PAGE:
After the Solstice 2019 | Notes Archive »

I have written that I am facing hip surgery in early July, and that has taken center stage what with the careful preparations of the staff at Cheshire Medical Center. Tests, more tests, physicals, consultations, x-rays, forms. Yes, it’s complicated at my age to undergo elective surgery. I am discovering more than I want to know about my health and well-being. I did everything I could to avoid this surgery, but it is inevitable. Onward. I do like my doctor very much, and will strive to be a good patient.

Meanwhile, my daughter, Karen, urged me to meet her in Amherst, MA, at the Emily Dickinson home recently, and that was a superb distraction. What an experience. Deeply touched as we were by Emily’s house, the Evergreens next door is a show-stopper. Threatened with his only son, a lawyer, leaving New England with his new wife, Susan Gilbert Dickinson, Emily’s father designed and built a masterpiece of its time right next door to his own, for his son, Austin. (Please follow up with research on the rare and complicated life of Austin Dickinson, who kept a mistress for years, while becoming Amherst’s toast of the town, entertaining the town’s dignitaries, and even Ralph Waldo Emerson from Concord. That mistress, Mabel Todd, is perhaps the most responsible for getting Emily’s work to the public.) The path is worn from Emily’s house to Austin’s, but there were complex issues ahead.

The house, however, is a true rarity in that it remains essentially untouched. Vacated by the last heir in 1986, the original wallpaper droops from the walls, and the decidedly Victorian interior and furnishings are in place. No gussied up restoration here, we get to experience the true essence of life as it was for the original inhabitants, and it is not pretty. We are so accustomed to historical interpretation where things are clean and neat to meet our fantasies and sensibilities; it is a shock to the system to feel that Austin himself might just walk down that staircase to greet us. They were collectors of the art of the day, particularly paintings, and massive examples festoon the walls. The chair seats sag from use and the carpets show wear from constant traffic. It is the most deeply immersed I have ever been in a profound time in our past.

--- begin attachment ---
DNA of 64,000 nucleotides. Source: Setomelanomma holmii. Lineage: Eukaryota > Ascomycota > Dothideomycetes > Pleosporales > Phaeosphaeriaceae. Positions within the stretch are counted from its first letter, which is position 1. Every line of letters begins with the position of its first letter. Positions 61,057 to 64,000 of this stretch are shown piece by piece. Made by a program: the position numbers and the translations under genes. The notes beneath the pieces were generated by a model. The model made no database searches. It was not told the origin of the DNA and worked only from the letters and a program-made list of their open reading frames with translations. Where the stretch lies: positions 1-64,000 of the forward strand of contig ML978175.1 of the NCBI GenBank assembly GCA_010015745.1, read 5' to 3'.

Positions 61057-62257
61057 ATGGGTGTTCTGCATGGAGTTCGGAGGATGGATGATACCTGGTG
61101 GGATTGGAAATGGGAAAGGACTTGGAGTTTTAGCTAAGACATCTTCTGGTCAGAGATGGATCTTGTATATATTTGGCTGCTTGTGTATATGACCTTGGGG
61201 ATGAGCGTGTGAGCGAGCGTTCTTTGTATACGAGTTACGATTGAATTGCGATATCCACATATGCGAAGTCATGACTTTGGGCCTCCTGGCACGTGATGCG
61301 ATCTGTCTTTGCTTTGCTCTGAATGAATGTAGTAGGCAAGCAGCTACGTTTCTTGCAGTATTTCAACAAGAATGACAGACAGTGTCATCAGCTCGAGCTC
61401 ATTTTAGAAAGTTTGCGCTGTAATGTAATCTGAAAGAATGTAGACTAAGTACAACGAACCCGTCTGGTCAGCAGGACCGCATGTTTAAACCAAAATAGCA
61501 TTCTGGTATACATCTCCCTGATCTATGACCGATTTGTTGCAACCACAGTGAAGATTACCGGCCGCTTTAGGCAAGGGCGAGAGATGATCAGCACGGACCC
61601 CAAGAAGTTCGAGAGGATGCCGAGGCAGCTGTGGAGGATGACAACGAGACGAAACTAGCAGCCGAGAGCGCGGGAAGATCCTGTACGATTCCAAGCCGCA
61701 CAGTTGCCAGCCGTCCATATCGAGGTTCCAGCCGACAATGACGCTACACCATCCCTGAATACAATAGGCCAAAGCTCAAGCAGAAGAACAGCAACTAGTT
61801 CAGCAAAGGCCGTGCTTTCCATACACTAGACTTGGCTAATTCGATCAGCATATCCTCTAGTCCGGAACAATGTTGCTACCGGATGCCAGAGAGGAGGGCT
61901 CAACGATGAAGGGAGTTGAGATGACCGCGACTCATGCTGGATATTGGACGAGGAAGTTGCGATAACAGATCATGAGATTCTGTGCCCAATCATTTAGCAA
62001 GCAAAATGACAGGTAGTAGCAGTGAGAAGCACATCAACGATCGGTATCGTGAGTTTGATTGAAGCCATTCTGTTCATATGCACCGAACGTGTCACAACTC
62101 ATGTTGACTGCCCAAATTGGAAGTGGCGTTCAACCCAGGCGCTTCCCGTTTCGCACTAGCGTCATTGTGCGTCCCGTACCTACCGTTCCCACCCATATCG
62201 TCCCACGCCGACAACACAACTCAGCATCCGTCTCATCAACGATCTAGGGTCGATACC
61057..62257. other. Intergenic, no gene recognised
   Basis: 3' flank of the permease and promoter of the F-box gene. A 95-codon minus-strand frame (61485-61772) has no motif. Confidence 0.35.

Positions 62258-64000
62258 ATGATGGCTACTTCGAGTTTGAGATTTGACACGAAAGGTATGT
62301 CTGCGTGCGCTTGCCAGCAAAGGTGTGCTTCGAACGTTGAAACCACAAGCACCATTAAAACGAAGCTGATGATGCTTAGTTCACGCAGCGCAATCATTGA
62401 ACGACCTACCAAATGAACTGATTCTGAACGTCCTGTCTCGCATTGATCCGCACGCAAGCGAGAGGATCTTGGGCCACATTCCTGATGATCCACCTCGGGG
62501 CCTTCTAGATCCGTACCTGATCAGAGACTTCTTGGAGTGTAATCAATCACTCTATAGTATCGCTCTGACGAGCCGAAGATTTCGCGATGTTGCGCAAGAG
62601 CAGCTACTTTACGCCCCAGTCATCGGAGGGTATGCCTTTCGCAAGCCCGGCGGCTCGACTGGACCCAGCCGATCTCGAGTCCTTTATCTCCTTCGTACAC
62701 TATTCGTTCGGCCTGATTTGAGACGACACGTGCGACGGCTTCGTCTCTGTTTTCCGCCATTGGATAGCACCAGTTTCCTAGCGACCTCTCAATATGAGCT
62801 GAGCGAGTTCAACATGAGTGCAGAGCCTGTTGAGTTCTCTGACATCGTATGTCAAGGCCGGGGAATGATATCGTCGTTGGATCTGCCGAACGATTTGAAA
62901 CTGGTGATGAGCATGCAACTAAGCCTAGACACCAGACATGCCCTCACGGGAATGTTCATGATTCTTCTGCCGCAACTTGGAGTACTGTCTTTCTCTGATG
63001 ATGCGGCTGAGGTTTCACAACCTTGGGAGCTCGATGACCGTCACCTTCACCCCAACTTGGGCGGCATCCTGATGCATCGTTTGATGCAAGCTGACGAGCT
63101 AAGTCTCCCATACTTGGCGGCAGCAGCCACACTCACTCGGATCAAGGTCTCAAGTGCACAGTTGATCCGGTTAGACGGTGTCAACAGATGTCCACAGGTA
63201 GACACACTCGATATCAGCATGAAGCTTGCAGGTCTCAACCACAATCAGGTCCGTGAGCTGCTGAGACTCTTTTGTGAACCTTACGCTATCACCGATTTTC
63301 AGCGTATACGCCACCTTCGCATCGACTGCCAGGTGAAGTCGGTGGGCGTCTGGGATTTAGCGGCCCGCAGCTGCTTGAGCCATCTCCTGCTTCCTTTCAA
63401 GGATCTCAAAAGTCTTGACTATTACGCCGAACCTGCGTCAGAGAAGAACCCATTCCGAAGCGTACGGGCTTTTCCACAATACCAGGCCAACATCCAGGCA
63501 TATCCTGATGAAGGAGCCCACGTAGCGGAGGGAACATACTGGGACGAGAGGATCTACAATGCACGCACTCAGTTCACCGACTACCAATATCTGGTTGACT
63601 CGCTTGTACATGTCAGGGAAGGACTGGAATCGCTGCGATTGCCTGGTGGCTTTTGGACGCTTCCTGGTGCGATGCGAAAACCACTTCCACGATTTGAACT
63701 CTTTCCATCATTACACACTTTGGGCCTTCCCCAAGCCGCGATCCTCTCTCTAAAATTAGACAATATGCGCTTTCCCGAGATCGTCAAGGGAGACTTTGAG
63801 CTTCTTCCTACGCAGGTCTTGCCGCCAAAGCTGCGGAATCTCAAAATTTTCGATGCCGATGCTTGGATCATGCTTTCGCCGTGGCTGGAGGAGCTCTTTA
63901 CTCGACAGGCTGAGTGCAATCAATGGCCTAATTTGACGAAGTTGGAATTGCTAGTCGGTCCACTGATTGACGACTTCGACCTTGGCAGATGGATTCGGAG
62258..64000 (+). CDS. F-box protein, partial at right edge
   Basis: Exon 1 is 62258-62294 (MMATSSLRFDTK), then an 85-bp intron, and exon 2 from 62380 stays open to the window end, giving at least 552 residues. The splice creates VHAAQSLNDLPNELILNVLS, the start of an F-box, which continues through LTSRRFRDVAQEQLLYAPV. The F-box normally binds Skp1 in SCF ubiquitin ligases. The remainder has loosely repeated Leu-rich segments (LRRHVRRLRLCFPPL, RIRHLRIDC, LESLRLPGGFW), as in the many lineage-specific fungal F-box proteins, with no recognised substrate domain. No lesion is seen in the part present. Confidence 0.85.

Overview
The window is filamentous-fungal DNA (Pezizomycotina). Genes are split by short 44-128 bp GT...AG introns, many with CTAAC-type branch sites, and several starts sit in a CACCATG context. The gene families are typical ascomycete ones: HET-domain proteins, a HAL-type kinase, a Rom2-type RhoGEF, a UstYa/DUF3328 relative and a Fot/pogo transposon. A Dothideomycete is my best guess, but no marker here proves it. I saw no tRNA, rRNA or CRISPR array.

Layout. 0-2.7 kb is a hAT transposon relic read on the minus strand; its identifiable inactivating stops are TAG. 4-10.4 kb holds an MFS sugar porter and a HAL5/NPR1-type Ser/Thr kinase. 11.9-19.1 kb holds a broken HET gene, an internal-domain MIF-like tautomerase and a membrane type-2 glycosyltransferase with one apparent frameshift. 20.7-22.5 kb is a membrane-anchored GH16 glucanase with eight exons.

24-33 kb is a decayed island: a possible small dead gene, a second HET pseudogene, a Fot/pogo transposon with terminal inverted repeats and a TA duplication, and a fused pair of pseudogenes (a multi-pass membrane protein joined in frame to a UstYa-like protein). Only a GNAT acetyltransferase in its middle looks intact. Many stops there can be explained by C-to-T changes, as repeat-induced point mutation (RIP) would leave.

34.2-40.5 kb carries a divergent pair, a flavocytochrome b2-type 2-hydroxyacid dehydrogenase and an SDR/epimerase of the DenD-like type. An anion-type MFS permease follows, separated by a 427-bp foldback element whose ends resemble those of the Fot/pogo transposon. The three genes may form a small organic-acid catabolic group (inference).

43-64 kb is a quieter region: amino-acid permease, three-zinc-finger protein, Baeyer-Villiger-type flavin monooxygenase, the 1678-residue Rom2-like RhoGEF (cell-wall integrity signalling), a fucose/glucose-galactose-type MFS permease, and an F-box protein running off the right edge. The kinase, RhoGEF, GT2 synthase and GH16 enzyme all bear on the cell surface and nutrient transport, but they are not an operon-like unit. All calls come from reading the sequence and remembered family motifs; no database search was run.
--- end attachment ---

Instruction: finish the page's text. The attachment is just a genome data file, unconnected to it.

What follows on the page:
Kathy Portrait

Karen took the unflattering, accompanying photo of me in front of Emily’s, and, like the Evergreens, it is not my finest hour, but it is real, and something mystical looms behind me in that house. Perhaps it is the powerful, undiscovered - as yet, spirit of Emily Dickinson, beckoning through time to captivate us.

Make this trip — I urge you.

I feel like I am Emily herself, a willing prisoner in this little house, as I count down to D-Day.

There is much to do here, particularly the garden care, and this year my labor and love is paying off. New additions and old work horse plants are thriving in the cooler and wetter than usual weather. Wonderful. We have used every tiny spot on this property and buffed it up, and six years later it really pleases us. Old age is significant and joyful in the polishing of what we have acquired. We continue to cull stuff, which is apparently a way of life for acquirers. Discrimination in design is a challenging sport, but produces amazing results.

Summer. Not just “summer afternoon” as Henry James reminded us. Summer mornings, with birdsong and gentle light, and summer evenings, soft and comforting on our tiny deck with the dogs at our feet, and the cat at the screen door.

We wish you the deep pleasures of the season.

Gardens in the Rain

Our Garden in the Rain